Ace Road Racer Justin Marks Seizes First NASCAR Xfinity Win in Downpour

NASCAR Infinity Race
Sam Hornish Jr., driver of the #2 Rheem Chevrolet and Owen Kelly, driver of the #18 Tunity Toyota, lead at the start of the 4th annual NASCAR XFINITY Series Mid-Ohio Challenge at Mid-Ohio Sports Car Course on August 13, 2016 in Lexington, Ohio. (Photo by Jonathan Moore/Getty Images)

Road race ringer Justin Marks, driving the Chip Ganassi No. 42 Chevrolet Camaro, splashed his way to victory through some very treacherous conditions when storm clouds opened up at Saturday’s Mid-Ohio Challenge 200 NASCAR Xfinity Series race.

From there, the race lived up to its name, creating a serious ordeal for drivers and crews who had to put on rain tires, and make other quick decisions in the rainy weather.  Eventually, the rains stopped, letting teams switch back to dry slicks just past the halfway point.

Then with 20 laps to go, storm clouds came back with a fury of rain showers and again had crews scrambling to change back to rain tires. All of this played right into Justin Marks’ skillful driving hands.  As many drivers raced to the front, Marks let them make numerous mistakes as he paced a clever tempo that might have not been the quickest, but the steadiest leading for 43 circuits.

NASCAR Infinity Race
Justin Marks, driver of the #42 Katerra Chevrolet. (Photo by Jonathan Moore/Getty Images)

“These are as tough conditions as you can put drivers in,” said the 35-year old, Marks from a makeshift Victory Lane in the garage area.  “It’s just really hard on everybody when it’s dry and wet and you don’t really know what to do, so strategy plays a big role in it.  You know, my specialty is road racing in the rain in these stock cars and I don’t get much of an opportunity to do it so when that opportunity presents itself, you have to really take advantage of it and I about threw it away today.  I knew if the race ended in the rain that we would have a real shot at winning it   I’m just really happy.”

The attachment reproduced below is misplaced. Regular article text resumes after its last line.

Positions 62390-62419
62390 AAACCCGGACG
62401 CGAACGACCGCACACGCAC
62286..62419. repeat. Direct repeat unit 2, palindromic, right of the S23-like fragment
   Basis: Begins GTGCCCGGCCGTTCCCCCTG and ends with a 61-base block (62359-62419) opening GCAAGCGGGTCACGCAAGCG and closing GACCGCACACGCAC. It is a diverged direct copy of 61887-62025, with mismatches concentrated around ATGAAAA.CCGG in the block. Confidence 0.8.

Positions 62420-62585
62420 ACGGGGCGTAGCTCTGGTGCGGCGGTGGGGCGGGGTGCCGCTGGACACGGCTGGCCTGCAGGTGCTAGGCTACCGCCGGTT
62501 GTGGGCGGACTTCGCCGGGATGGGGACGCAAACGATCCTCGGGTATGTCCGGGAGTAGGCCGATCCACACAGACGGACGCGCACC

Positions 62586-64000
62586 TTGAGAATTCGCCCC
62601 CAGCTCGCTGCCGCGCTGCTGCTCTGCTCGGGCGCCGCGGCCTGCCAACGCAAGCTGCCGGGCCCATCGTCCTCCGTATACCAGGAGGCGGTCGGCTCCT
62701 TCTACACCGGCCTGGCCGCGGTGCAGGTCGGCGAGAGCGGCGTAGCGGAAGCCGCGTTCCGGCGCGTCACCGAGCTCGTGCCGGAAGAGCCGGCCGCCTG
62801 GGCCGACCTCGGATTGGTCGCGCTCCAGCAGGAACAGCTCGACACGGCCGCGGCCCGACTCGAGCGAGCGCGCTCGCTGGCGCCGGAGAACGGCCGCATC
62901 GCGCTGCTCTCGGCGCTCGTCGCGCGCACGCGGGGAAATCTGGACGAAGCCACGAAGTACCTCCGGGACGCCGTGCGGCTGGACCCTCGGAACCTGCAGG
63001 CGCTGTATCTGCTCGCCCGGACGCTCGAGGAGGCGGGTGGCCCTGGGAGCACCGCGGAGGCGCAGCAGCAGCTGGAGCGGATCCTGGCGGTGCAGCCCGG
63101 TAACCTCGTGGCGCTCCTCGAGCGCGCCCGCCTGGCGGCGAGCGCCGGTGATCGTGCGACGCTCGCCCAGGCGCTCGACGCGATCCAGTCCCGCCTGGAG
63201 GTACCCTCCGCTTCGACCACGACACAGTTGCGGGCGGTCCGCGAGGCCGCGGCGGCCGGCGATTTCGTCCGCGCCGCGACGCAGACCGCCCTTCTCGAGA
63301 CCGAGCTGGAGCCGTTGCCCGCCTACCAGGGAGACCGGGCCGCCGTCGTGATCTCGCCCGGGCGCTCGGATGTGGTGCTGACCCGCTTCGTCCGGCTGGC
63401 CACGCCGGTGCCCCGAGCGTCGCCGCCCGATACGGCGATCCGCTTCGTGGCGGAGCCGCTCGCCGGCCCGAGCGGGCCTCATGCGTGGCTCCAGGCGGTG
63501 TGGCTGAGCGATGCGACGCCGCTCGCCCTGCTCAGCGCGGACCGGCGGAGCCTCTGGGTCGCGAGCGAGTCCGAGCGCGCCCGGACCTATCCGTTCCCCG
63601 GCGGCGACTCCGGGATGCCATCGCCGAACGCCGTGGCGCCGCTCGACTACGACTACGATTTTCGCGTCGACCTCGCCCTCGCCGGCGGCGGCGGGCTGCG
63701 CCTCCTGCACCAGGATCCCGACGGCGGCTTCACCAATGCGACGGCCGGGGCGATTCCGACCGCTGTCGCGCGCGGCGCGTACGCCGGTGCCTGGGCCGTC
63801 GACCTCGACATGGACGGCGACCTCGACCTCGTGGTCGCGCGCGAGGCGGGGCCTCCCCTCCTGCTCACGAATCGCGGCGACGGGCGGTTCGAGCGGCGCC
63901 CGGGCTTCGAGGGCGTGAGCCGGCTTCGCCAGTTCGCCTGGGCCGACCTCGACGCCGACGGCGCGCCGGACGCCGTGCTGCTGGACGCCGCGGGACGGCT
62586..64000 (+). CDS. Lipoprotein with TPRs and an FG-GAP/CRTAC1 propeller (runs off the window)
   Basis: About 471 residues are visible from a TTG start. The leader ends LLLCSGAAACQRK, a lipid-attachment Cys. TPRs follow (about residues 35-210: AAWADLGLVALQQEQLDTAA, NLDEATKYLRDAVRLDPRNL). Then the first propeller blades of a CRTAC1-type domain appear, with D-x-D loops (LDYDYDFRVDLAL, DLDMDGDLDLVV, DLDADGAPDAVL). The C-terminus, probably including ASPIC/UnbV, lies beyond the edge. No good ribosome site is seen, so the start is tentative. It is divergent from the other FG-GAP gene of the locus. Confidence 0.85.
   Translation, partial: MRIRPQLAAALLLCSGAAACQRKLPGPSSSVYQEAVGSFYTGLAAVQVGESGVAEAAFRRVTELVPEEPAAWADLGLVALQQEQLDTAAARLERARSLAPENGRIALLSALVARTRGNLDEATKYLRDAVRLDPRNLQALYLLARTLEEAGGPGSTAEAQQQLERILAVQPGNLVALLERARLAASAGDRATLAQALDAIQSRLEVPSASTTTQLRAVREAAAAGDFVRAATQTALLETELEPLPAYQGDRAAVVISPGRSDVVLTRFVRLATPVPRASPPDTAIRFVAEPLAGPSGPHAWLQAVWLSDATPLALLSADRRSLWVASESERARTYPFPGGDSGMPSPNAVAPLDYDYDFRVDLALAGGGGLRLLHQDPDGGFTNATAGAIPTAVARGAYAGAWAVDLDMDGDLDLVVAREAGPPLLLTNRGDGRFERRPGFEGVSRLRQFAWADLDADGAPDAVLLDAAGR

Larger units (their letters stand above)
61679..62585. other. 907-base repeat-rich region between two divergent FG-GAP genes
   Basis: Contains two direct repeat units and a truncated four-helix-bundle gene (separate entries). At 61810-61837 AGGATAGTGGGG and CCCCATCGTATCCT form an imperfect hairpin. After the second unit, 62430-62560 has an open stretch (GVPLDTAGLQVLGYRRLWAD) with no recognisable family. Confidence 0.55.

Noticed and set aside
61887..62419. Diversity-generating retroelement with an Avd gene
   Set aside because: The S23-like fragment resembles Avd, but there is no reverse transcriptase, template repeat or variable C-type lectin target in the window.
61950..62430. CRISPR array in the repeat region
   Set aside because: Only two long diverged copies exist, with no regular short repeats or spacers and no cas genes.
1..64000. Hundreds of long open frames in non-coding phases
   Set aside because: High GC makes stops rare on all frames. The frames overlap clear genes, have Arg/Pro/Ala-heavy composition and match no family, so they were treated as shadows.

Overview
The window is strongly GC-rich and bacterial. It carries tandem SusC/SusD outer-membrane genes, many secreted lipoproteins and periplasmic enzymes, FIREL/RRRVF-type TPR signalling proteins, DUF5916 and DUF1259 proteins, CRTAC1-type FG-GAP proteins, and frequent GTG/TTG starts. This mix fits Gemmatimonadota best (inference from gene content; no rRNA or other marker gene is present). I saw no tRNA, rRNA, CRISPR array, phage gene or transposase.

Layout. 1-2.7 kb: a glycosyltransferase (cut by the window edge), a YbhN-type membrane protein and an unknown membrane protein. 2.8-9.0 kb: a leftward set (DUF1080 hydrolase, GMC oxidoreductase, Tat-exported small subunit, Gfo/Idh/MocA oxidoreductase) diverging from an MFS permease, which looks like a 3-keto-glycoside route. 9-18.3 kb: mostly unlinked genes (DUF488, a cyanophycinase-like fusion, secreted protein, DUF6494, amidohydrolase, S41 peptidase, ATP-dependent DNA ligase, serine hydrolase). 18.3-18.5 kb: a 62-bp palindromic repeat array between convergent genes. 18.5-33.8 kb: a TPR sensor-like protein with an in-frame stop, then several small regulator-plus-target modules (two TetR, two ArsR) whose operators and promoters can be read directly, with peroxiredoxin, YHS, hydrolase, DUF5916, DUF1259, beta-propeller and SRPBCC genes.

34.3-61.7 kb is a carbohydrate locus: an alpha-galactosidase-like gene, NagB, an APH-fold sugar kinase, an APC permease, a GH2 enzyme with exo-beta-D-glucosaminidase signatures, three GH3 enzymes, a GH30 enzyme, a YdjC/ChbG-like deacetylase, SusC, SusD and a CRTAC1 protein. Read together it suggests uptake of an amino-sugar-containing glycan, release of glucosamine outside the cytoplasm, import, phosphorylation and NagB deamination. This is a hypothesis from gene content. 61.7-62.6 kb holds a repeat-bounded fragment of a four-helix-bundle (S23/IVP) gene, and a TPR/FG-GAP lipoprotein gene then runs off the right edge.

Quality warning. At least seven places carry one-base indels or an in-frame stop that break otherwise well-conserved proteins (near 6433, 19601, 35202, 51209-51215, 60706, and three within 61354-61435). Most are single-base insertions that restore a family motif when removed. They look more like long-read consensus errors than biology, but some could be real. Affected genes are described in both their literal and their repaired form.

Marks dedicated the win honoring his fellow Chip Ganassi Racing development driver and teammate, Bryan Clauson, who died last Sunday night from injuries in a sprint car accident in Kansas.

NASCAR Infinity Race“He’s a real American-hero race-car driver, Bryan was,” said Marks, his voice cracking.  “They don’t make‘em like that anymore.”  Every Xfinity team ran BC decals saluting the formidable racer.  #BCStrong

Pole sitter Sam Hornish finished second despite running off course many times but rebounded holding off Ryan Blaney at the end.

“My hats off to Justin Marks,” said an exhausted and wet Hornish.  “I generally held myself as a pretty decent rain racer and even given the opportunity there at the end, I couldn’t do anything with him.  I would have to take massive chances with our car to be able to do anything and you still gotta pass him to keep up with him.  I wish we would have gotten a little more out of it.  In the dry, I feel like we could win, but Justin went out there and was just a monster in the wet.”

Darrell Wallace Jr. had the lead off a restart with 14 laps left, then went off the track several times ending up finishing a frustrating 15th leading for seven laps.  Another green flag waved with two laps to go with Marks holding off Hornish and Ty Dillon with his consistent pace to win by 3.707 seconds at the finish.

Eight yellow flags slowed the field for 32 laps, more than a third of the race, with 13 lead changes among eight drivers.

Ryan Blaney was third, followed by Dillon, Justin Allgaier, Erik Jones, Andy Lally, Brendan Gaughan, Elliott Sadler and Brennan Poole.

Next up for the NASCAR Xfinity Series is night racing at the high-banked Bristol (Tenn.) Motor Speedway for the running of the Food City 300 on Friday, Aug. 19.  Kyle Busch is the defending champion of the race.

About Jay Wells 321 Articles
Jay Wells, 61, is a veteran motorsports public relations and marketing official. He spent 33 years at the track working with NASCAR, IndyCar, IMSA, and NHRA series' before retiring in 2009. He began writing for RacingJunk.com in September of 2013 covering the NHRA and NASCAR circuits with post race coverage along with feature and breaking news stories. Wells resides in Mooresville, North Carolina. Follow Wells on Twitter @ jaywells500.
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